My friend Melissa Fairman has a three-part series on time management that is in week two, but I didn’t want to wait to tell you about it.

Read and watch part one and part two. It’s good.

Melissa is trying to help you figure out how to manage your time better so you can do important work. What’s important work? Well, it’s work that moves an organization forward. Or, in my opinion, it’s work that moves the business of you forward.

Time management is not my friend. Well, more accurately, details are not my friend. Years ago, I was organized and walked around with a day planner in my hands. Then I saw how influential people outsourced their details, and I followed suit. Stopped paying attention to details and relied on others. Pretty stupid because I started missing meetings, flights, and important appointments.

But here’s one weird thing about life: I might miss a phone call, but I always make it to pilates and my hair appointments. It’s the other stuff — meetings, answering your email, remembering to pay my cell phone bill on time — that pose a challenge for me.

There’s always time to read or watch TV, but there are never enough hours in the day to answer LinkedIn requests for my time. There’s plenty of time for surfing on the internet and reading Melissa’s blog, but there’s not enough time to take that e-learning course on blockchain so I can finally understand it a little better.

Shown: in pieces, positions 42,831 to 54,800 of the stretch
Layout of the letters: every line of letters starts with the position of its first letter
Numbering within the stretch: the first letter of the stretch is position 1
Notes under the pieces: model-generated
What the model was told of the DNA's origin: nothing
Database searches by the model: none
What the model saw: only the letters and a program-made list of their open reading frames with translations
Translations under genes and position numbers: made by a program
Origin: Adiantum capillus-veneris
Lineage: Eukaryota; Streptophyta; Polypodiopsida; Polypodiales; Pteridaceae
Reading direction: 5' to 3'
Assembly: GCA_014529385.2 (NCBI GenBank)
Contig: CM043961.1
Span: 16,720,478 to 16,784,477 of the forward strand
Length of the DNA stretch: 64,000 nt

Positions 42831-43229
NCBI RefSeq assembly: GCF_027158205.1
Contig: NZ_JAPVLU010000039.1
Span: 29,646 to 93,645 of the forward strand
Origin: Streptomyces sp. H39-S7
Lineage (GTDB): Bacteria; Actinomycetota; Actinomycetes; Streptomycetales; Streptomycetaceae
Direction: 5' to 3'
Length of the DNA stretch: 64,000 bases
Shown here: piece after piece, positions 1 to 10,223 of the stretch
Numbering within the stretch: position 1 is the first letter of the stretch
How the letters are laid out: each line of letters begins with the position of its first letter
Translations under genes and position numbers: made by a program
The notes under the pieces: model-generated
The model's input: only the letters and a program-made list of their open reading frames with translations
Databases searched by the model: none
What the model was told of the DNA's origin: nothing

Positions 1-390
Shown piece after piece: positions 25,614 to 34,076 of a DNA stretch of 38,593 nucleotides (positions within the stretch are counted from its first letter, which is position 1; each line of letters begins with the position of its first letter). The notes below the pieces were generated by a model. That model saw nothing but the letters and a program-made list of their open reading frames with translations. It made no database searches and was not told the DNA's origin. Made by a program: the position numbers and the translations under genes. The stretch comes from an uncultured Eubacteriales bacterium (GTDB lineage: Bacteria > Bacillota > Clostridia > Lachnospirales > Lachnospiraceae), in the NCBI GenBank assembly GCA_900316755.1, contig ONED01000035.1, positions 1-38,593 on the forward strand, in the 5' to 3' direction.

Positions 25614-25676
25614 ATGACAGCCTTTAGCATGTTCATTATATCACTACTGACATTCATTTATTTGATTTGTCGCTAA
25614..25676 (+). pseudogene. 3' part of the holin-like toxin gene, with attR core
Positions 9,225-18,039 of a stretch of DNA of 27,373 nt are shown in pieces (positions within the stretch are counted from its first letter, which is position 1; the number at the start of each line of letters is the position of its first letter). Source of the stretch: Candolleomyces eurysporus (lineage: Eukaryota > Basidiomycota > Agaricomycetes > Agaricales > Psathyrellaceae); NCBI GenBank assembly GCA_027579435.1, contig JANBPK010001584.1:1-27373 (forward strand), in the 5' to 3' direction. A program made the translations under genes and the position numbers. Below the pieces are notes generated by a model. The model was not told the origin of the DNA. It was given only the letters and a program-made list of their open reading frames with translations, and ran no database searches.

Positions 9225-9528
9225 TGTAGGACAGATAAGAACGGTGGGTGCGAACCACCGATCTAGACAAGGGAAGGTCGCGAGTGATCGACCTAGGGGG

So, I’m not sure if time management is a challenge or a choice. No, wait, I’m totally sure it’s a choice. The real question is why I’m avoiding important work that matters and, instead, focusing on stupid shit.

Is it because I’m a flawed and lazy human being? Yes.

Am I self-sabotaging? Probably.

My time management skills are an ongoing theme in my life, and no corporate initiative or program will make me — as an employee or a business owner — focus on work that matters until I choose to focus on work that matters.

I suspect that many employees are like me, deliberately distracted to avoid doing work that makes us uncomfortable for reasons that don’t make sense in the conscious world. Maybe employers can encourage people like me to explore why we make counterintuitive choices with our time and attention. After all, if we’re not doing work that matters, we’re not doing anything at all.

The good news is that Melissa will talk about individual accountability in the final video. I can’t wait. If anything, that video has an audience of one and it’s me.

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